Aggregating Ravens' Draft Grades from Around the Web

Mike FastContributor IApril 28, 2013

Aggregating Ravens' Draft Grades from Around the Web

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    What makes a successful draft?

    There's a common theory that says one can't accurately judge a draft for at least three years.

    Too bad that wasn't invented in the digital age.

    Each team has needs. Each team has a draft board on which they rank "draftable" players. Ideally, the team will fit their biggest need with their highest-ranked player.

    Countless (and seemingly insignificant) things happen that impact who a team selects and where the team selects them. Speculation and insecurity are likely part of the process as well.

    Thus, a team must stick to their preparation and scouting. Really successful teams, like the Ravens, do just that.

    Baltimore entered the 2013 NFL draft with 12 picks. Because of a second-round trade with the Seahawks, the Ravens ended up making 10 picks. Of those 10 picks, it's my belief that they met every need (except for taking a tight end) while also selecting players with a high level of character who are also very skilled.

    My grade for the Ravens draft so far is a B+. Here's how some other people graded the Ravens' efforts in this draft.

Chris Burke, SI.com

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    Grade

    A-

    His thoughts

    The Ravens used their first four picks on defense: S Matt Elam, LB Arthur Brown, DT Brandon Williams and DE John Simon. All could contribute, but the aggressive move for Brown was impressive. There’s value throughout here, too, with FB Kyle Juszczyk, DE Kapron Lewis-Moore and WR Aaron Mellette all intriguing picks.

     

    My thoughts about his thoughts

    Burke makes two good points here. Baltimore's move up in the second round was aggressive but worth it. After the John Simon pick, those players might not start but can provide necessary depth.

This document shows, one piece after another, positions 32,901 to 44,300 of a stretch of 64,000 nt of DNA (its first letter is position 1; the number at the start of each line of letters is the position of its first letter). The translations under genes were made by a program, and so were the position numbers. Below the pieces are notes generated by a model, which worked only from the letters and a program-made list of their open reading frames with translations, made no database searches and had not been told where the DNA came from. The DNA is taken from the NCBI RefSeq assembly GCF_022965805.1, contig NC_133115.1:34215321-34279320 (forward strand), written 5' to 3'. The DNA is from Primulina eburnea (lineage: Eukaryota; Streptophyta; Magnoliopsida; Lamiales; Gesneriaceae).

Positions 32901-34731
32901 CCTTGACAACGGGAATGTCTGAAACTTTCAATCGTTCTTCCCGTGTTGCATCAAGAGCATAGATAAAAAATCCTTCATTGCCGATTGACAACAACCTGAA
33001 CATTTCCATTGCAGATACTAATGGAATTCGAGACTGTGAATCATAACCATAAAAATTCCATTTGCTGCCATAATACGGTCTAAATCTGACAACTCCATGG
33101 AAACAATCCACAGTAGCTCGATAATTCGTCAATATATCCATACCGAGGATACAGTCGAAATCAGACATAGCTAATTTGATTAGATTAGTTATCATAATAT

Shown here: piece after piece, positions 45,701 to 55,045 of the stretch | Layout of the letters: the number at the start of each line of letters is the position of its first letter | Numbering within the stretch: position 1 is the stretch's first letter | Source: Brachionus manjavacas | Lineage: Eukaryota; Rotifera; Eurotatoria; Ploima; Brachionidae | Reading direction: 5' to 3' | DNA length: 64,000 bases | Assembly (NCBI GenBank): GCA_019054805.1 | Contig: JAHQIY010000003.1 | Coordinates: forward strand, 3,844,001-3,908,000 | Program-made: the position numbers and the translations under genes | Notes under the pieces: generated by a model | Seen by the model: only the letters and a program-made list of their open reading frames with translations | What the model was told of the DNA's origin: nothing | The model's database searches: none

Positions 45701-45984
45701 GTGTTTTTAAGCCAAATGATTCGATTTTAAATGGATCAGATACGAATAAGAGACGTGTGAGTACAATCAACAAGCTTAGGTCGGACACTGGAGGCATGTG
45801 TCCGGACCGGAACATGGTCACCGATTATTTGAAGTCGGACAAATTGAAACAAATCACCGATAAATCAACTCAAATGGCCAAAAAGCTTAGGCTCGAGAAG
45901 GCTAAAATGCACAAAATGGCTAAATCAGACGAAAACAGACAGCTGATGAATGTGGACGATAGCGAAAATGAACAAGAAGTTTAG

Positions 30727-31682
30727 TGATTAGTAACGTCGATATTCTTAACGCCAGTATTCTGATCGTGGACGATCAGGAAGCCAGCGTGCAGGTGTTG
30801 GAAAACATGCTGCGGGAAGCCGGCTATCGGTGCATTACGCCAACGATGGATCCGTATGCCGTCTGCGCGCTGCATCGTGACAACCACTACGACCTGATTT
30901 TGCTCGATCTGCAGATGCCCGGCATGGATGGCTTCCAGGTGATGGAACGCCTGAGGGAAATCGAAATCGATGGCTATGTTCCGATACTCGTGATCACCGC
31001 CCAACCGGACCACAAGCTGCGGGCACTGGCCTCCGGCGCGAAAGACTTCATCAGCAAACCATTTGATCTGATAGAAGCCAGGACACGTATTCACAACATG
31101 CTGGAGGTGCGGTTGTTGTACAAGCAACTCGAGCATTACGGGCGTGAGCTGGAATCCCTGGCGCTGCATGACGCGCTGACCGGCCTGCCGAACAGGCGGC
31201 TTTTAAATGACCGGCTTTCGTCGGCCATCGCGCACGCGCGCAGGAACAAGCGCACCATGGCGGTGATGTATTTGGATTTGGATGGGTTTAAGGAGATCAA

Besides, every player you draft isn't going to be a starter. Some draft picks don't even make the team.

    The Ravens did what every team aims to do: find starters in the first half of the draft and quality backups in the second half of the draft.

    They drafted good football players at every position of need.

Mel Kiper Jr., ESPN.com

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    Grade

    A- (talent added), B+ (needs addressed), A- (draft board movement)

    His thoughts

    Baltimore used its pile of picks to move up and take Arthur Brown, a player the Ravens really liked. He's a steal at No. 56 overall and takes over the void left by Ray Lewis. ... The Ravens had another excellent draft because they needed starters at some key spots and pulled it off. That's not easy to do when you're slotted in at No. 32.

     

    My thoughts about his thoughts

    Kiper is right. Brown was a steal.

    We may not see another Ray Lewis-type player ever again. The closest player to Lewis right now is 49ers linebacker Patrick Willis (who wears No. 52 because of Lewis).

    Ravens Director of College Scouting Joe Hortiz said that Brown reminds him of NaVorro Bowman, who plays right next to Willis on San Francisco's superb defense.